The iOS 8.0.1 update was unveiled early on Sept. 24, then was quickly pulled back after users began reporting serious problems that left them unable to make calls on their iPhones.
Apple launched an update of its week-old iOS 8 operating system for iPhones, iPads and other devices early on Sept. 24, and then quickly pulled the update back when users began to have difficulties making calls and using their Apple products.
The problems appeared quickly, and comments about the issues were posted by angry and annoyed users on Twitter and other social media sites within a short time after installing the iOS 8.0.1 update on their devices.
Some users complained of apps crashing on their Apple iPhones, iPads and laptops, while others complained about cellular service disruptions and problems with TouchID fingerprint sensors, which prevented users from unlocking their devices, the Twitter posts said.
An Apple spokesperson confirmed the iOS 8 update problems in an email reply to an eWEEK
inquiry today. "We have received reports of an issue with the iOS 8.0.1 update," the spokesperson said. "We are actively investigating these reports and will provide information as quickly as we can. In the meantime, we have pulled back the iOS 8.0.1 update."
Apple released its iOS 8 operating system
on Sept. 17, with a full array of new capabilities and features, according to an earlier eWEEK
report, including improvements related to photos, messaging, file sharing and device interconnections, according to the company.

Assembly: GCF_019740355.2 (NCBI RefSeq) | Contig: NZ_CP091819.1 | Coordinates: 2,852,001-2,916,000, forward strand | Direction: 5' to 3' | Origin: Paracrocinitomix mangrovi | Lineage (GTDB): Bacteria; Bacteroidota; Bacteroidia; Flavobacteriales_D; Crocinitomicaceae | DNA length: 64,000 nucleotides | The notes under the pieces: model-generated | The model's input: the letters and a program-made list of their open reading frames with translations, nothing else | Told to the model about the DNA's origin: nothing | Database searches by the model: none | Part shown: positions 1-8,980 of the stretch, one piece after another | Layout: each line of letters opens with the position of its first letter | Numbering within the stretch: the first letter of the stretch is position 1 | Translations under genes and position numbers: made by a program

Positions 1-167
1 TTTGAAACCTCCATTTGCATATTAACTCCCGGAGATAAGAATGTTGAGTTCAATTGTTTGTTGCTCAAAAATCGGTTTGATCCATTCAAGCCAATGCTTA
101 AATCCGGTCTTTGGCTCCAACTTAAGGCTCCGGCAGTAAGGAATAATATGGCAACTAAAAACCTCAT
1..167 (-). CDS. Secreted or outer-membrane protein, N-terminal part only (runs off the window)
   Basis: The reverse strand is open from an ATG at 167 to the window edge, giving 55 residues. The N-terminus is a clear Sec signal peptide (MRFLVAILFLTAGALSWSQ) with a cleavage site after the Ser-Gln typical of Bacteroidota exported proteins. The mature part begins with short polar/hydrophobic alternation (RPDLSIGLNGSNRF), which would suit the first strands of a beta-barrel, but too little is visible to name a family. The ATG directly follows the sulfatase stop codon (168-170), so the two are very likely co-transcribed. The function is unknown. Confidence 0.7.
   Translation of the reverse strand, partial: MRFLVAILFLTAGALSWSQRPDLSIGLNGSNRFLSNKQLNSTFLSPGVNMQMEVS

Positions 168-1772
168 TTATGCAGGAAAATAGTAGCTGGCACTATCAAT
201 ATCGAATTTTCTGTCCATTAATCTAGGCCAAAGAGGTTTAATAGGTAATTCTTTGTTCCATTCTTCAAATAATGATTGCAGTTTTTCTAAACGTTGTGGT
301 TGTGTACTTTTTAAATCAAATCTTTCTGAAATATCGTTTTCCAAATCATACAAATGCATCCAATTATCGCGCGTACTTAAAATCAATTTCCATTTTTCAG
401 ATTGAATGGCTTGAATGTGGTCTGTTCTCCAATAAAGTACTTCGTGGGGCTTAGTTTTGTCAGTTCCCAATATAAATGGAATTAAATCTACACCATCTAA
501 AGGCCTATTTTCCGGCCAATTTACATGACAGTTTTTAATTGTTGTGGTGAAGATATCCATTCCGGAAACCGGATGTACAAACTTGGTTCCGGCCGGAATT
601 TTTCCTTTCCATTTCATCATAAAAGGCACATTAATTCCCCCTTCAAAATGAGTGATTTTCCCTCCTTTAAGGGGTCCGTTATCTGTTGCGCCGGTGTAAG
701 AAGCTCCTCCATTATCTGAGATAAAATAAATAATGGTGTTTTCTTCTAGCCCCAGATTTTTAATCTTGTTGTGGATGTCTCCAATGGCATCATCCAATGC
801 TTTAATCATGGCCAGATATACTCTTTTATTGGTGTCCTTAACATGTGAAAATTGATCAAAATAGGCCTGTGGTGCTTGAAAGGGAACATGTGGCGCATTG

Among the enhancements
are easier ways to find and edit photos, as well as the ability to add a user's voice into a text message, according to the company.
The iOS 8 update arrived just two days before Apple released its new iPhone 6 and iPhone 6 Plus smartphones. The new iPhone 6 models went on sale
on Sept. 19 to customers in the United States, Australia, Canada, France, Germany, Hong Kong, Japan, Puerto Rico, Singapore and the United Kingdom. Buyers in Austria, Belgium, Denmark, Finland, Ireland, Isle of Man, Italy, Liechtenstein, Luxembourg, Netherlands, New Zealand, Norway, Portugal, Qatar, Russia, Saudi Arabia, Spain, Sweden, Switzerland, Taiwan, Turkey and United Arab Emirates will be able to buy the new smartphones starting Sept. 26, according to Apple. The new iPhones will be available in 115 countries by the end of the year.
Preorders for the new iPhones
had reached huge levels, with more than 4 million devices preordered within 24 hours of the process opening on Sept. 12, just seven days before the official device launch date, according to an earlier eWEEK
report. That high demand quickly led the company to advise customers that many devices won't be delivered until October due to short initial supplies.
The new iPhones include the iPhone 6 with its 4.7-inch Retina HD display and an even larger iPhone 6 Plus with its 5.5-inch Retina HD screen, according to a recent eWEEK
report. The new devices—which come in 16GB, 64GB and 128GB storage capacities—also come with many other new features and capabilities, making them popular before they ever hit store shelves. The new phones include an Apple-designed A8 chip with second-generation 64-bit desktop-class architecture, enhanced iSight and FaceTime HD cameras, and iOS 8. A new, built-in Apple Pay secure payments system will be added to iOS 8 as an update in October, according to the company.
Both the iPhone 6 and iPhone 6 Plus are available in gold, silver and space gray. The iPhone 6 retails for $199.99 for a 16GB version, $299.99 for a 64GB version and $399 for a 128GB version with a two-year contract. The iPhone 6 Plus retails for $299.99 for a 16GB model, $399.99 for a 64GB model and $499.99 for a 128GB model with a two-year contract, according to Apple.